As 2022 comes to an end and the current surge of Covid 19 is more or less ignored as yesterday’s news it’s worth reflecting on what Covid 19 and the vaccines that tamed it revealed about a subset of the population. I’m not sure it will be possible in 2023 to go back to normal as our first full year without handwringing about Covid since 2019. Because the people who refused the free, safe, and effective vaccine benefited from the pandemic being quieted by it, yet loudly insisted on prioritising their own overweening self-regard over the common good. David Aaronovitch’s Voodoo Histories I would regard as something of a touchstone for understanding the attraction of conspiracism. And yet his major thesis – that conspiracies are espoused by people who are powerless, and once they regain power they quietly memory hole the embarassing absurdities they once insisted were true of their hated political opponents – I feel needs two corollaries after Covid 19. I’ve come to the definite conclusion that conspiracy theories in the age of social media are how stupid people make themselves feel smart. Sure, they may not have been smart enough to study medicine, or have the wherewithal to work in a lab, but because they did their own ‘research’ (i.e. watching YouTube videos on their smartphone) they have access to the real truth, the secret history behind the cover story, that all the smart people are too dumb to really understand or are complicit in creating. Like Flat Earthers. The only problem being that Flat Earthers aren’t in a position to hurt other people by their insanity. I’ve also begun to feel there are two types of conspiratorial thinking – good, and bad; as it were. Good conspiriatorial thinking, if there can be such a thing, is the final fallback of the mind when logic fails. Why is Elon Musk destroying Twitter? There really is no logical reasoning that explains the petulant oligarch’s temper tantrums. So people start mooching around conspiracies – perhaps he shorted the stock, maybe he’s the puppet of forces who want to destroy Twitter’s value for journalists – casting about for a hidden scenario that would make sense of the inexplicable observable reality. Bad conspiratorial thinking, doubtless a redundant term, instead sees the observable reality of the world, which is thoroughly explicable by logic, and insists there must be a hidden reality that explains what is there. In a way this eagerness to reject reality in service of some delusional agenda is a fast-track to gaslighting, which someone described to me recently as the defining word of our generation.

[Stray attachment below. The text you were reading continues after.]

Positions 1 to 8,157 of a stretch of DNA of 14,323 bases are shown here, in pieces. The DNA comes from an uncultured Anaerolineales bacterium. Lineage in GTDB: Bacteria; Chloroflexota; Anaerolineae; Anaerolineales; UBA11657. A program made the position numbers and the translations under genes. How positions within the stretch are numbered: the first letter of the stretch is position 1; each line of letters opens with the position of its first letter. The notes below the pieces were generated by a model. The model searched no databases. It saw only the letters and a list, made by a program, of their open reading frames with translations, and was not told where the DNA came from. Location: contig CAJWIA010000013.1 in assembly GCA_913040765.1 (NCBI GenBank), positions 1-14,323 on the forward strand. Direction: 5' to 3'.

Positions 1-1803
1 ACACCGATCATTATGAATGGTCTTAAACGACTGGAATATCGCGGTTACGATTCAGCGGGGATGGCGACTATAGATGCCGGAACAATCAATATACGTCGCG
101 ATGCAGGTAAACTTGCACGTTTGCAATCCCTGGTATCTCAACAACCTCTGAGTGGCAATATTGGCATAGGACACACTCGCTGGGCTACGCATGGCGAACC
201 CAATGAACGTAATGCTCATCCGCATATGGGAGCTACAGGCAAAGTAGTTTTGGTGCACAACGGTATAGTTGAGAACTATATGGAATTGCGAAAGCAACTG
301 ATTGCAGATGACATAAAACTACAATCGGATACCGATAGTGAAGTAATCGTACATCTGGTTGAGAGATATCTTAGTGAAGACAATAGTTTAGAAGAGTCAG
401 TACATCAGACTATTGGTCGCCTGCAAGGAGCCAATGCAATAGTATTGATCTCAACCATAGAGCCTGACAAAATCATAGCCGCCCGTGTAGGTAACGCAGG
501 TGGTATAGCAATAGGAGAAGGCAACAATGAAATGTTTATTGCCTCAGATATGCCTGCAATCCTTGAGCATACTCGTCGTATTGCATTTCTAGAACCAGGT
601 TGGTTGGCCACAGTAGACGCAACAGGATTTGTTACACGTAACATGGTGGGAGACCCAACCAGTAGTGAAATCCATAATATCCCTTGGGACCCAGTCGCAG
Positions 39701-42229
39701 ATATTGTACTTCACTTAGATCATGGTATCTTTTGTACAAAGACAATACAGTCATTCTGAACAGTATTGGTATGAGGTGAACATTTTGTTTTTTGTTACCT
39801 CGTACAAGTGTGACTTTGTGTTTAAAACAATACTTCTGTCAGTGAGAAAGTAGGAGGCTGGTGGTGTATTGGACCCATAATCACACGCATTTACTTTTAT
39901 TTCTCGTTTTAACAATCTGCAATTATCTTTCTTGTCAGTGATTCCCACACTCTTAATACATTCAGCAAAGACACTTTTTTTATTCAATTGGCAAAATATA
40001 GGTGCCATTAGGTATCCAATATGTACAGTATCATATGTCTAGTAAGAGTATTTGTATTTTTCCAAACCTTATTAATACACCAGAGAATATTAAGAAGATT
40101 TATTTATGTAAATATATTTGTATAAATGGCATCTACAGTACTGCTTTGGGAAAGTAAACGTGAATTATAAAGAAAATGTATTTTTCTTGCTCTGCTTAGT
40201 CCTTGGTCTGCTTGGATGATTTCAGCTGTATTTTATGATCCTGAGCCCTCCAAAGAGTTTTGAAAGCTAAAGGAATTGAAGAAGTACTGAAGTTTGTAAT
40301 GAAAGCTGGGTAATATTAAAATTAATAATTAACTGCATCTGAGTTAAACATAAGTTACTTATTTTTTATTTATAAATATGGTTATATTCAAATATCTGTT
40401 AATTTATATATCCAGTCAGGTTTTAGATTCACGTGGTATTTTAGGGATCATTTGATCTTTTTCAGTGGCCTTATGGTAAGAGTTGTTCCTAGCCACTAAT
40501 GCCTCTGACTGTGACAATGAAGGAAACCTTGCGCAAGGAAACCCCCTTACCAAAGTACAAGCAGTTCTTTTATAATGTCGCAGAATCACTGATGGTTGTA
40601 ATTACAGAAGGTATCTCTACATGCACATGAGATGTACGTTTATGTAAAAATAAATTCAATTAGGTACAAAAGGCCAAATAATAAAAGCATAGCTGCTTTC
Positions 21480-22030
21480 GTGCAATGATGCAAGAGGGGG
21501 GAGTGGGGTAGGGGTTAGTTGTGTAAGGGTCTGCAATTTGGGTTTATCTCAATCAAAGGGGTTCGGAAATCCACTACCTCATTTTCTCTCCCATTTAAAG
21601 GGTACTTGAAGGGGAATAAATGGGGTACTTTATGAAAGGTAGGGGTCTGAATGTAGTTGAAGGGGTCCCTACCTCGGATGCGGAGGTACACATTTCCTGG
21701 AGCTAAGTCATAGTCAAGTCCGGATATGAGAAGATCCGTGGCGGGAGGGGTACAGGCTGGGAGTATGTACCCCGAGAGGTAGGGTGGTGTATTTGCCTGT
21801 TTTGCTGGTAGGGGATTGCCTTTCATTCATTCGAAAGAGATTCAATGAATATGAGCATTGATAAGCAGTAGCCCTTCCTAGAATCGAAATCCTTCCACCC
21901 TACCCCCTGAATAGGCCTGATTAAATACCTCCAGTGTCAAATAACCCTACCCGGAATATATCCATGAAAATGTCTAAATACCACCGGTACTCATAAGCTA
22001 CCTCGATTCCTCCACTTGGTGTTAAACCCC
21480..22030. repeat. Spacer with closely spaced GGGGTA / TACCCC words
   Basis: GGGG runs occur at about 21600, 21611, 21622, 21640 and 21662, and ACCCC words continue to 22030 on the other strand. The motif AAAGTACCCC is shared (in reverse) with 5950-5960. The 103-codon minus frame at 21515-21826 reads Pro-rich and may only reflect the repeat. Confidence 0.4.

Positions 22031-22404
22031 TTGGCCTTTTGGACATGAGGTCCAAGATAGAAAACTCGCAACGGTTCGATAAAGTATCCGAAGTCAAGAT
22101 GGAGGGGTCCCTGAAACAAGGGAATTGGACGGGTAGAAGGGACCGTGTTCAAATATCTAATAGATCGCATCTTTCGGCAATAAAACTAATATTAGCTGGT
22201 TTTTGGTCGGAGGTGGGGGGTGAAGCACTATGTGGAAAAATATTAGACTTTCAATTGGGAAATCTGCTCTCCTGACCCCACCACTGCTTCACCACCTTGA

The Queen is Dead

And that should have been that. No more so than gun massacres never being the time to discuss gun control in America, the English media’s insistence that the death of the Queen was no time to discuss the continued existence of the monarchy is convenient for people who want nothing to change. But who did elect Charles III? And why is asking that question in public a criminal offence? I am damned if I can find any reason for the continued existence of monarchies, whose embarassing presence continues to blight Europe. The three most common arguments people have made to me are – the monarchy isn’t doing any harm – It’s good for tourism – It’s traditional. France gets an incredible amount of visitors every year; they stop at the Louvre and at Versailles; and the absence of an actual monarchy doesn’t impinge on people’s enjoyment of witnessing the works of the ancien regime. It is of no consequence to me visiting Apsley House or Walmer Castle whether or not there is a Duke of Wellington knocking about right now, it is of crucial importance that there was a Duke of Wellington riding a horse at Waterloo. As for the idea that England must keep the monarchy because it is traditional; a Tory PM in the last decaded introduced gay marriage and three parent DNA babies to England. And a monarchy does enormous harm – how can you believe in meritocracy when sitting atop a country is someone lording it over everyone because they were born to lord it over everyone. At the centenary commemoration of the Somme I was struck by the contrast between Prince Charles and Charles Dance. If you were to come upon the scene and ask which was the King-in-waiting you would’ve been astounded to be told it was Charles Windsor, not Charles Dance, and therein lies the problem. There is no merit involved in monarchy, no ability, no qualifications – nothing. It is a pure shot in the dark. It’s only by the order of birth that Prince Andrew is not King Andrew right now. And there can be no more irrefutable argument against monarchy than that. There is nothing to stop William Windsor running for a ten year term as President of Britain, he would probably win, and he might win a second ten year term, and then, having equalled the reign of George V, step down. The crucial thing would be that he was elected to the position, and he could be dismissed from the position, by the people.